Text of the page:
Marvellous Mulch

Mulch is one of those terms that you often hear mentioned in horticultural conversations, but what is it and how should you use it?

Both a noun and a verb, you are encouraged by articles and the TV to 'mulch' your garden at certain times of the year but you need to understand the principles that underpin it and how they apply to your garden, to make sure that you do not waste your time or materials.

What is Mulch?

Essentially it is a layer of material, which can be either biodegradable or non-biodegradable, that is placed on the top of soil around trees, shrubs and plants to help with the following:

  • suppressing weeds by blocking daylight from reaching weed seeds and encouraging them to germinate
  • retaining moisture in the soil reducing evaporation  
  • acting as insulation helping to keep soil warmer for longer in autumn and conversely keeping it cool in the summer for those plants like CLEMATIS that prefer their roots to be in cool soil but their shoots in the sun. 
  • protecting the surface of the soil from eroding especially during periods of wind and rain
  • adding nutrients to the soil by using a biodegradable mulch that will be broken down by micro-organisms and absorbed the soil 

Good examples of biodegradable mulch include leaf mould, homemade compost, well-rotted manure, straw and bark chippings, while non-biodegradable mulches range from stones, gravel and even offcuts of carpet that can take a long time to break down. 

Why do you Mulch at Different times of the Year?

Simply to provide the garden with what it needs at a particular time reflecting what is happening at the time within it.

As we approach late Autumn a lot of us are putting the garden to bed for the winter, a time when there is little or no active growth above the surface but below it roots are consolidating and growing ready for spring and the accompanying burst of energy.  Protection is the name of the game - applying a mulch will protect the soil from erosion, keep the soil warmer for longer to encourage root growth and importantly for your tender plants a layer of dry organic mulch topped off with a plastic cloche will protect their crowns from rotting over the winter.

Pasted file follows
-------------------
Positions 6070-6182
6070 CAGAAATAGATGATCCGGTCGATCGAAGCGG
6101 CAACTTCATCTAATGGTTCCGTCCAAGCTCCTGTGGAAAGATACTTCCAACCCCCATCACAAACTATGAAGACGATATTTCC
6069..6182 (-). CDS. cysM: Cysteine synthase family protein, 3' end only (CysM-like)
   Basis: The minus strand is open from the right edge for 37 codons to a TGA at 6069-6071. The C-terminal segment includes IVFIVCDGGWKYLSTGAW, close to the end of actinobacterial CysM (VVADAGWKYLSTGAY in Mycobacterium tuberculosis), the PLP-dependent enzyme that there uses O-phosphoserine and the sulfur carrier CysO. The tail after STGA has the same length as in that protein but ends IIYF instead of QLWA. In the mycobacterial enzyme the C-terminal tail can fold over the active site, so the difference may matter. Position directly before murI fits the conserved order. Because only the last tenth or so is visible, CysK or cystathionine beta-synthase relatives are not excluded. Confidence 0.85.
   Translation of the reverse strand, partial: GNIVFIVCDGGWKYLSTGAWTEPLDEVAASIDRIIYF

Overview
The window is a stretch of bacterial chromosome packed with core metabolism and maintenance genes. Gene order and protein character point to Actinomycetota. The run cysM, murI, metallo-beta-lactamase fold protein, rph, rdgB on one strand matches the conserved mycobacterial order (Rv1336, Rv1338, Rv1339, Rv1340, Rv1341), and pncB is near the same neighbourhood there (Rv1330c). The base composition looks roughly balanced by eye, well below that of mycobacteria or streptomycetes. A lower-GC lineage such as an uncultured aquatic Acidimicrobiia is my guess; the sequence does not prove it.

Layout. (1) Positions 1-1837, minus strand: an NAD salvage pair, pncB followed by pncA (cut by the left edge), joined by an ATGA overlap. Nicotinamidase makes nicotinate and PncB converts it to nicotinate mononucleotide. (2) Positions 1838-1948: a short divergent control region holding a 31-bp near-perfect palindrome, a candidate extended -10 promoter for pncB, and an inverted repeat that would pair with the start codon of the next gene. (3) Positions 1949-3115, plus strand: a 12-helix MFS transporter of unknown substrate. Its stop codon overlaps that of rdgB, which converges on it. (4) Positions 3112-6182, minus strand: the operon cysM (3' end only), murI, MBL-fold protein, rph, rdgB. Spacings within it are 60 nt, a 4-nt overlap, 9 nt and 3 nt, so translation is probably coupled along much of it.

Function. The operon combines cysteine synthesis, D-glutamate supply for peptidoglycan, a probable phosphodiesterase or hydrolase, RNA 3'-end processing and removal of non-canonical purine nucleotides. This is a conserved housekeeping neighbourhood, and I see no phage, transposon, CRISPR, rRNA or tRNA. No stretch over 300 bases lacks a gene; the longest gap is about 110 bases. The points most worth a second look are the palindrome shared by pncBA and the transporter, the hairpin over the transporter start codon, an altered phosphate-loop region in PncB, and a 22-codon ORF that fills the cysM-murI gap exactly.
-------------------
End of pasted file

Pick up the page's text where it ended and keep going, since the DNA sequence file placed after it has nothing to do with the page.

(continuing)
In Spring, you want to promote growth and get the garden off to a flying start.  Applying a mulch will add nutrients that may have been washed out of the soil by the winter weather, prevent erosion of the soil, keep weed seeds from germinating and if you use a dark coloured mulch will help the soil to warm up quicker as it will absorb more heat from the sun. 

If your soil is particularly free draining or exposed to the elements, you will be used to adding nutrients and fertilise more often during the gardening year.  Mulching is the same, with a standard Spring application needing to be enhanced with a further one in Summer/early Autumn.  

How do I Mulch?

If you are using a biodegradable mulch, carefully apply it to a depth of 5-10cm on the soil surface between any trees, shrubs and perennials but without touching any stems as this can lead to rotting in wetter conditions, 

You can use thinner layers of non biodegradable mulches such as gravel but these are best used where you will not need to disturb them too often such as in a container.  In a flower bed, stones and gravel can 'disappear' or be absorbed over time and can be more difficult to work with if you wish to add more nutrients. 

Happy Mulching!!